The benefits to fleets of putting employees through advanced driver training are highlighted in a major new study.
The study by Brunel University in West London found that drivers who relied on their basic L-test were more likely to blame others when they were involved in incidents or minor accidents.
And it added that previous research suggested that drivers who were quick to blame others for near-misses, rather than taking responsibility for their own part, were more likely to be involved in a serious accident.
The study was commissioned by the Institute of Advanced Motorists to examine the influence of advanced coaching on drivers’ attitudes, skills and knowledge.
Three groups, each with 25 drivers, made up the study and were observed at the wheel for more than 650 hours and over 15 months. Participants who had undertaken advanced driver training were 60% less likely to blame other motorists for causing damage.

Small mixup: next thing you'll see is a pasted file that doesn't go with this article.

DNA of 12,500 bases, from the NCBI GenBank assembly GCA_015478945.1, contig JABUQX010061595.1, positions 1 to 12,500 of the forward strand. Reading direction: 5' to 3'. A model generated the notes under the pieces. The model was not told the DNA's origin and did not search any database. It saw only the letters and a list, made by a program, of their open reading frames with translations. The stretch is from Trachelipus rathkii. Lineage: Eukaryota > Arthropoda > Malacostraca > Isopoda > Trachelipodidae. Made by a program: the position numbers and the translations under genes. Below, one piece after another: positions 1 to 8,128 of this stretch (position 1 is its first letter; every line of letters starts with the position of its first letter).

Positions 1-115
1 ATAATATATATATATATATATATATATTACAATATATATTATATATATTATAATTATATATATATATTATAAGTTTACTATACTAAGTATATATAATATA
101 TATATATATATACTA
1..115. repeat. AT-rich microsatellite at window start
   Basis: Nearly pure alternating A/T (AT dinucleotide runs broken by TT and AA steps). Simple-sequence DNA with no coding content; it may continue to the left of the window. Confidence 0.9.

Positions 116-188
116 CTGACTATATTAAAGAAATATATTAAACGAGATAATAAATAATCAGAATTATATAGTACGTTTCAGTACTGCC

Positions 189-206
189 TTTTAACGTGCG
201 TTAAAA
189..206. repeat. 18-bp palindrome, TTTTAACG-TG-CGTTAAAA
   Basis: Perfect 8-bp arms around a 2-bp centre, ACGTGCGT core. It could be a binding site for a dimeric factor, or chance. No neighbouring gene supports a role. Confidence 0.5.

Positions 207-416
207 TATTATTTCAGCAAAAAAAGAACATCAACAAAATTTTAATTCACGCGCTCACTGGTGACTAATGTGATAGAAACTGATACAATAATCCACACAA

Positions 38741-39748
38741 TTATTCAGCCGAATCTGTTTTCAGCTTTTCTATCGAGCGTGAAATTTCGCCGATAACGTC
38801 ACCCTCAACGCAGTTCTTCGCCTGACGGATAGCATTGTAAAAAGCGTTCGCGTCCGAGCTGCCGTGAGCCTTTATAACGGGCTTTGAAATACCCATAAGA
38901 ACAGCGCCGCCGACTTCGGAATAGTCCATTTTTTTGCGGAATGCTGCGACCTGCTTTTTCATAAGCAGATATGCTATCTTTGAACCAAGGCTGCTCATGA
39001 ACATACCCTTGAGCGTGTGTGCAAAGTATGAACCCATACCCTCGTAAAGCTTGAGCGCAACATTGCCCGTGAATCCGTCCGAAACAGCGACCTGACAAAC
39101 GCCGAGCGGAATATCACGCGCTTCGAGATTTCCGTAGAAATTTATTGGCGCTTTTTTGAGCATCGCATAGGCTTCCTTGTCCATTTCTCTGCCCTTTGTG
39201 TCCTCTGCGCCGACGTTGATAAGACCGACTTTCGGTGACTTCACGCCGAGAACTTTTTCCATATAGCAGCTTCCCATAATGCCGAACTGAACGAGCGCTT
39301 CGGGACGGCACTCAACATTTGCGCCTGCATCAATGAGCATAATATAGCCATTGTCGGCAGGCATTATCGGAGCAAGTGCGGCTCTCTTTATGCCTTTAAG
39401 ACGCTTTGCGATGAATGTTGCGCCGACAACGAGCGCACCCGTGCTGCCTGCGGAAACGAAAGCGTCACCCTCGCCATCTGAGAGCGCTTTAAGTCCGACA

Neville Stanton, professor of human factors at Brunel University, who led the research, said: ‘This is the first research of its kind and the results are telling.
‘The performance of those who did not receive coaching was erratic, but those who were coached showed marked improvements in the three main areas of driving – skills, knowledge and attitude.
‘These three skills are interdependent – when all three are improved, a driver is likely to be safer. It’s as simple as that.’
The study found that coached drivers had vastly enhanced driving skills, with almost 70% having improved their basic skills in gear changing, cornering and speed.
Peter Rodger, chief examiner of IAM, said: ‘This research lays to rest the old joke that advanced driving is all about where you position your hands on the steering wheel. It shows the value of lifelong learning in motoring.’